A new report has revealed the full scale of the use of illicit drugs and psychoactive medicines amongst drivers.
The report was conducted by the EU drugs agency, the European monitoring centre for drugs and drug addiction (EMCDDA). The report coincides with an alarming appeal from a Belgian judge on the dangerous combination of drugs and driving.
The ‘state of the art’ review presents the results of the largest research project ever carried out in the EU on driving under the influence of drugs, alcohol and medicines, which ran between 2006 and 2011.
Around 30,000 people die in traffic accidents in the EU every year, with alcohol still the number one substance endangering lives on Europe’s roads, being responsible for about one quarter of road deaths.
For the first time using comparable data, the project drew a map of the drink and drug-driving problem across 13 European countries.
The test and its results
Over 50,000 car and van drivers were tested in random roadside surveys for traces of 25 substances, including illicit drugs, alcohol and medicines.
Alcohol was detected in 3.5 per cent of drivers, illicit drugs in 1.9 per cent and medicines in 1.4 per cent.
Mixtures of drugs or medicines were found in 0.39 per cent of those stopped and combinations of alcohol with drugs or medicines in 0.37 per cent. The roadside surveys revealed cannabis to be the most frequently detected illicit drug in drivers, followed by cocaine and amphetamines.
Across Europe, the prevalence of alcohol, cocaine, cannabis and combined substance use was found to be higher in southern and western regions.
Alcohol and drugs were found more often in male drivers, while medicines were identified mainly in middle-aged and older female drivers. Also examined in the study were data from nine countries on drivers seriously injured or killed in traffic accidents. In sharp contrast to the results of the roadside tests, between a quarter and a half of drivers involved in crashes in these countries (28 per cent to 53 per cent) tested positive for one or more psychoactive substance.
Spin-off of the project
According to Wolfgang Götz, EMCDDA director the project has given policymakers the best available scientific evidence on levels of drug and alcohol use in drivers and the responses available today to improve road safety in Europe. This project has set the standard for assessing drug driving in European countries in order to design more effective solutions in future.
Three options commonly used by policymakers to address drink- and drug-driving are: ‘impairment’ (proof that the substance has impaired driving ability); ‘legal limit’ (‘over the limit’ being an offence) and ‘zero tolerance’ (any amount found being an offence). At present, 11 countries in Europe use the ‘impairment’ approach, while eight use the ‘zero tolerance’ or ‘legal limit’ approach. Nine countries combine these two approaches into a two-tier system, the option recommended by the project. Enforcing these laws, however, remains a challenge due to accuracy concerns regarding drug-testing procedures. None of the roadside oral fluid testing devices achieved the target value of 80 % sensitivity, specificity and accuracy for all the individual substances tested.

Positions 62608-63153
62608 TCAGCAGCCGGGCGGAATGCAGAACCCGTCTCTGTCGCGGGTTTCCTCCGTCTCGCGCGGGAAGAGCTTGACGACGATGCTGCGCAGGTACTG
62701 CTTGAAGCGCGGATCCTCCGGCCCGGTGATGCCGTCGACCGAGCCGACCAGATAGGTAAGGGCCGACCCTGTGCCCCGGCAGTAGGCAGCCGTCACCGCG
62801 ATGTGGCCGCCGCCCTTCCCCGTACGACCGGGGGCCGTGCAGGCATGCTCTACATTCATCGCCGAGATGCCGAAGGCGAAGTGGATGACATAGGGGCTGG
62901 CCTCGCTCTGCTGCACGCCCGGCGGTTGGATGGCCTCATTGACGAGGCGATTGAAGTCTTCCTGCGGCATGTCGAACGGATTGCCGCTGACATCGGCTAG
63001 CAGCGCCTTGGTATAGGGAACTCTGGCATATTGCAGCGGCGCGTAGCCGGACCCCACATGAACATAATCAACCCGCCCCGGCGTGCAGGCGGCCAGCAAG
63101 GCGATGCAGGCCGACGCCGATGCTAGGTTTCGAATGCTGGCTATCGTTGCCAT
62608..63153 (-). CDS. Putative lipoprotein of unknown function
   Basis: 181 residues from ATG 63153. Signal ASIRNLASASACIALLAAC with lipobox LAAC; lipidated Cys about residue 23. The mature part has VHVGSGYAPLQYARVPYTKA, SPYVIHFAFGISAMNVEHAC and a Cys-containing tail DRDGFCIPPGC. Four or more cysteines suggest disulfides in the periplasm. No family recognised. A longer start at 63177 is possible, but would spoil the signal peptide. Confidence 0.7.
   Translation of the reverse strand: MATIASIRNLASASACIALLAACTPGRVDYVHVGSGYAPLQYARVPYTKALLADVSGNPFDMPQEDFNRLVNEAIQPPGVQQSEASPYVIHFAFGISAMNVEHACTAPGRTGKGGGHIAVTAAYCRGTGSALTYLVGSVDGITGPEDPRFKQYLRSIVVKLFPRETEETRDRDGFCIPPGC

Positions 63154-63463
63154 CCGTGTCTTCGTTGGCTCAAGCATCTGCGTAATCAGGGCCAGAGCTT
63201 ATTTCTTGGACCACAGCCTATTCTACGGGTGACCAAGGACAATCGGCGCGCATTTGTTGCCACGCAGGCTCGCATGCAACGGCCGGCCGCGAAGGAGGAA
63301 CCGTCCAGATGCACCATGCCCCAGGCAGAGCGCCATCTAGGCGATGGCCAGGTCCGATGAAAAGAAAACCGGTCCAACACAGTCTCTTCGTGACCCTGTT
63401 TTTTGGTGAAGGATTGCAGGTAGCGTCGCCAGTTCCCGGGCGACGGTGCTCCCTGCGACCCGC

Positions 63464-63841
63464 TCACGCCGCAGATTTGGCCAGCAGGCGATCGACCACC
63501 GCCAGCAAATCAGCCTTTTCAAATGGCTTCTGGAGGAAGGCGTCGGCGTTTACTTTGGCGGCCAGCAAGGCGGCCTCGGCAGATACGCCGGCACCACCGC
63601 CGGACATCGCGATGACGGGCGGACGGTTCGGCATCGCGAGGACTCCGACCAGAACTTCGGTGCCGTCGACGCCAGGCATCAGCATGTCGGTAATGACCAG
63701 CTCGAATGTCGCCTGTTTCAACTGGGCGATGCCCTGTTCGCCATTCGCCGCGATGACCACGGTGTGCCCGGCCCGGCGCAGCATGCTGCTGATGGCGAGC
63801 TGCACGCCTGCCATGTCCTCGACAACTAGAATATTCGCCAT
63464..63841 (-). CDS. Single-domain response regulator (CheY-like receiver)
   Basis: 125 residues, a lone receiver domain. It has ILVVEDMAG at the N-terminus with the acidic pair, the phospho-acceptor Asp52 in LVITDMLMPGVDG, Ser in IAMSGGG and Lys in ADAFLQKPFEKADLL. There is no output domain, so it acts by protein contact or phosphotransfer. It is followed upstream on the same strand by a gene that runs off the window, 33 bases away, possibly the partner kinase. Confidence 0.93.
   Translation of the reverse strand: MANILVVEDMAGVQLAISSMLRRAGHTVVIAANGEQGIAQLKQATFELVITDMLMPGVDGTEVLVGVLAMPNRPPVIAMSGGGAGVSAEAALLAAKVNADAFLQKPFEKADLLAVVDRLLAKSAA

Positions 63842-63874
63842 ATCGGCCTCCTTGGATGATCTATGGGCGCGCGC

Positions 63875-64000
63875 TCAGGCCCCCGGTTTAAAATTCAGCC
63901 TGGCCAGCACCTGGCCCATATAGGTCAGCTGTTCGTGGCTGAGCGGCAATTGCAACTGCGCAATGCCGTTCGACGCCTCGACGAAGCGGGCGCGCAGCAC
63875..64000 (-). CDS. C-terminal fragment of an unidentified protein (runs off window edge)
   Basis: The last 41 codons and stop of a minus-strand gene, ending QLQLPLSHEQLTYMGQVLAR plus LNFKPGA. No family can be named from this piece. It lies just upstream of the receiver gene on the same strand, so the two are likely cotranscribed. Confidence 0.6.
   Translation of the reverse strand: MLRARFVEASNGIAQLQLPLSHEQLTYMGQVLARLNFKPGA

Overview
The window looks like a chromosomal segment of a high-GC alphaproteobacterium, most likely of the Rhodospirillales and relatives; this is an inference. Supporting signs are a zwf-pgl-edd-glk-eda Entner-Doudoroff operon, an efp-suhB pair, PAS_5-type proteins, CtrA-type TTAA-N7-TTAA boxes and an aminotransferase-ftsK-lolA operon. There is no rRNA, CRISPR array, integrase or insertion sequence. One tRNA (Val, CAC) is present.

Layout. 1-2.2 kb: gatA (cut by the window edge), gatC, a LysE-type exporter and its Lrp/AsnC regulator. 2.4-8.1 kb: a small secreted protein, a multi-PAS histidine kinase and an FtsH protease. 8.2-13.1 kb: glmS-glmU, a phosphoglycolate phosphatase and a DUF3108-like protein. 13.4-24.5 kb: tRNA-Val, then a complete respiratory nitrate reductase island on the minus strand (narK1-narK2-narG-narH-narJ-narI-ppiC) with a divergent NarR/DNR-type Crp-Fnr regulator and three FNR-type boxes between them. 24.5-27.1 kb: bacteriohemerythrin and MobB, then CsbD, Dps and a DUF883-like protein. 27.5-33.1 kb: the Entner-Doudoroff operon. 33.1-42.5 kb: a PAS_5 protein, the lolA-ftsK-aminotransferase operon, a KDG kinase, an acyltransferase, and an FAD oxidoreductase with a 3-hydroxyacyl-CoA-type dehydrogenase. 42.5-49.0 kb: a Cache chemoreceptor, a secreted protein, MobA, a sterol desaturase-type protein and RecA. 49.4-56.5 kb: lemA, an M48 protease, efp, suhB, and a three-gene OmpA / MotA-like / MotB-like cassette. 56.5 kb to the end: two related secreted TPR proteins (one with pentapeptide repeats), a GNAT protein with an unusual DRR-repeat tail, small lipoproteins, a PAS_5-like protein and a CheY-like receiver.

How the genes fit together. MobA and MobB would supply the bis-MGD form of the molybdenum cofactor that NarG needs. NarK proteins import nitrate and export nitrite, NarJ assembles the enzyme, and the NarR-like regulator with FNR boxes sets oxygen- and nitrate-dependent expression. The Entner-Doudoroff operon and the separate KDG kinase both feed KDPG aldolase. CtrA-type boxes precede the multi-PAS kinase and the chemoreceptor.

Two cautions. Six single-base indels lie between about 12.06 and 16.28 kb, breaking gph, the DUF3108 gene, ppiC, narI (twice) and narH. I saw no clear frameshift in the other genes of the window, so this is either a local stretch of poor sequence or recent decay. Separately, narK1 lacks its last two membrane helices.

EMCDDA Thematic paper, ‘Driving under the influence of drugs, alcohol and medicines in Europe — findings from the DRUID project’. In support of the project’s legacy and in line with its remit to disseminate evidence-based information on drugs to a wide audience, the EMCDDA prepared this Thematic paper summary in collaboration with the DRUID project leaders.
Drug law offences in Europe: statistical data
DRUID project. Since the mid 1990s, several non-standardised studies have been carried out to determine the level of drug-driving on Europe’s roads. However due to different parameters the results were not comparable. DRUID aimed to estimate the size of the problems and possible countermeasures taking to account the various challenges of international comparability.
EP library information:
Drugs and Driving: Detection and Deterrence / OECD : Driving while impaired by drugs – whether licit or illicit – has emerged as an important road safety issue. This report provides a state-of-the-art review of the role and impact of drugs in road accident risk. It reviews the legislation, deterrence and roadside detection practices in member countries as well as preventative measures to combat drug use while driving. It provides recommendations on strategies to adopt in addressing this issue, with a view to contributing to a safe system approach and saving further lives on the roads.